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I See That
I See What
You Don’t See

There are few places in the world that are as light as the Netherlands – night and day. Energy, technology and data flows have become the essential fuels for a 24-hour production landscape that is totally geared to efficiency and profit. This rational landscape does not seem to care much for the natural rhythms of day and night, activity and rest. To see a clear, starry sky, we must look elsewhere. I See That I See What You Don’t See discusses the complex relationship between light and darkness – between seeing and not seeing – and its effects on people, other organisms and the earth.

I See That I See What You Don’t See was the official Dutch contribution to the XXII Triennale di Milano earlier this year. A new staging by Olivier Goethals and Rudy Guedj, which also includes Aldo van Eyck’s contribution to the 1968 Triennale, features works by Ramón Amaro, Melvin Moti, Marjolijn Dijkman, Bregtje van der Haak, Lucy McRae, Leanne Wijnsma, Danilo Correale and others.

Animal Encounters

Through a spatial installation, Studio Ossidiana explores how architecture might mediate between all sorts of creatures, making room for a variety of encounters and setting the stage for interactions between humans and non-humans. On the basis of both new work and relevant archive selections from the National Collection for Dutch Architecture and Urban Planning the different relationships between the world of animals and humans are made visible, from parrot perch to ecosystem.

Animal Encounters is the successor to Habitat: Expanding Architecture, and part of the Total Space project by the Jaap Bakema Study Centre, exploring interdisciplinary exchanges between the fields of architecture, urban planning, anthropology and systems theory.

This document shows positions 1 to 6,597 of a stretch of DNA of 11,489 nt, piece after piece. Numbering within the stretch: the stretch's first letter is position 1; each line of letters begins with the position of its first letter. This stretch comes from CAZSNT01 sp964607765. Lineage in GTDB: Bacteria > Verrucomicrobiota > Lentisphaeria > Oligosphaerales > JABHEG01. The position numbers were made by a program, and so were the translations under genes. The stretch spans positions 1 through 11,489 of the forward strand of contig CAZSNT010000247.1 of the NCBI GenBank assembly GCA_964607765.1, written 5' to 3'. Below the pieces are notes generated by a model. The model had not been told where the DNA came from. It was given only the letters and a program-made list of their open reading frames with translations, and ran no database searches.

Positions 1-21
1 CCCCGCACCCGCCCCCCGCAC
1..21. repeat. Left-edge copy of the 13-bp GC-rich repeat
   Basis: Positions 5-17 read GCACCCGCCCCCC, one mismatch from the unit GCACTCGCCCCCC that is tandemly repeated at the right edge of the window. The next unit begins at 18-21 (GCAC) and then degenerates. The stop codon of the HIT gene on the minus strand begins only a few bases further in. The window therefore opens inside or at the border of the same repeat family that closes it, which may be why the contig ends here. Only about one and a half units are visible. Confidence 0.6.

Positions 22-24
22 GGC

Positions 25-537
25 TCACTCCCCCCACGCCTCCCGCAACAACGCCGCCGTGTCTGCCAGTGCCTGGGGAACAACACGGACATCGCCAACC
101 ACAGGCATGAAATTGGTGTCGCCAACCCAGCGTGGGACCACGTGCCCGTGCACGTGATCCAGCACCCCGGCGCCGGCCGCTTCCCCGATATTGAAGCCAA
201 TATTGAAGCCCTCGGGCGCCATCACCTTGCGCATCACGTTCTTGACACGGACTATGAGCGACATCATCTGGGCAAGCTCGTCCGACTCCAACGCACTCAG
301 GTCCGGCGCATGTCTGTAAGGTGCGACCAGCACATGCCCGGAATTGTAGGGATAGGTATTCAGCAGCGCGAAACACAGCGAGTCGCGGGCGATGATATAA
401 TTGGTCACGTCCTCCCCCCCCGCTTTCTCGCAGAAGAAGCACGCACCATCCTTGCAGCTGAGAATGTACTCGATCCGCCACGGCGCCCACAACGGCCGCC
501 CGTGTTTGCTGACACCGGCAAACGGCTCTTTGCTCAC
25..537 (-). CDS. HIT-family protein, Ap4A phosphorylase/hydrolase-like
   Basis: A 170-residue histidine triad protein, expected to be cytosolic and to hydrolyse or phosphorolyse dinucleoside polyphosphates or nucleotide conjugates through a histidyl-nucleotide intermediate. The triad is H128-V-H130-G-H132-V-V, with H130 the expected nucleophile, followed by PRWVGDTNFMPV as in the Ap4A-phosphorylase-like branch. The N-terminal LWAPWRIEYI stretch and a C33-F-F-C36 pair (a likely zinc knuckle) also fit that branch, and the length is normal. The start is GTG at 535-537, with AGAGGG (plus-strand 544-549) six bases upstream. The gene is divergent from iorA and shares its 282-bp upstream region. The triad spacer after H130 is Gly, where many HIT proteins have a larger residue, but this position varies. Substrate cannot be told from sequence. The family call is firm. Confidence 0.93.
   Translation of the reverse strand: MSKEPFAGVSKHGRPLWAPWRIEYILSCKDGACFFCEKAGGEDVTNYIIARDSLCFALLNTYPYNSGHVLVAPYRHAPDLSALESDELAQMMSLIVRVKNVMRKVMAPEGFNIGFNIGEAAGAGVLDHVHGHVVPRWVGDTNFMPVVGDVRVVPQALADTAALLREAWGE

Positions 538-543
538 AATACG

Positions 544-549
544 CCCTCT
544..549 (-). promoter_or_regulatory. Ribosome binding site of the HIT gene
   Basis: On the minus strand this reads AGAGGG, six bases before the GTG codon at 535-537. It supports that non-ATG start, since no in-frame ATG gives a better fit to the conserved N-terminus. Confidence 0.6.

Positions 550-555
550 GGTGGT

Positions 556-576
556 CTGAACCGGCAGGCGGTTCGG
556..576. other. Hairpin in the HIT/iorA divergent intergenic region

Spirits in the Material World

Spirits in the Material World explores a sphere of architecture that is not easily explained or understood—the relationship between the spirit and material worlds. Conceived by artist Heman Chong, the installation and public programme reflect on spaces that exist in the darkness, the slippages into the netherworld.

With the help of a bookstore, a series of films and a video artwork, Chong demonstrates how certain chains of events can convince people that a place is somehow ‘haunted’. The supposed presence of ghosts, in turn, can develop into an unpredictable break on the real estate market in cities like Hong Kong, New York and Dubai. Rumours, ghostly manifestations, big money and real estate converge, lending the architecture of contemporary housing an imaginary beyond-the-human dimension, resulting in a market that escapes all presumed logic.

What You Don’t See

12 October, 14:00-18:00

The What You Don’t See Symposium takes place prior to the opening of I See That I See What You Don’t See. The symposium brings together artists, designers, researchers, scientists, poets and theoreticians to reflect on the influence and potential of darkness: from dark matter to blackness, from blackouts to burnouts, from day to night, from microbes to stars. This symposium views darkness – usually seen as a mere lack of light – in the context of its intrinsic relationship with the economy, health, technology and culture.

Confirmed speakers are Dele Adeyemo, Ramon Amaro, Andrei Bocin-Dumitriu, Marjolijn Dijkman, Eline Ex, Bert van der Horst, Melvin Moti, Paolo Patelli, Claudia Rot, Helga Schmid, Dirk Sijmons, Leanne Wijnsma and Agnieszka Wolodsko.

18:00 – 23:45
Dutch and English

Het Nieuwe Instituut
Museumpark 25
3015 CB Rotterdam


Free entrance

Guus Beumer, artistic and general director, Het Nieuwe Instituut
Angela Rui, Marina Otero Verzier, Francien van Westrenen
Rudy Guedj
Olivier Goethals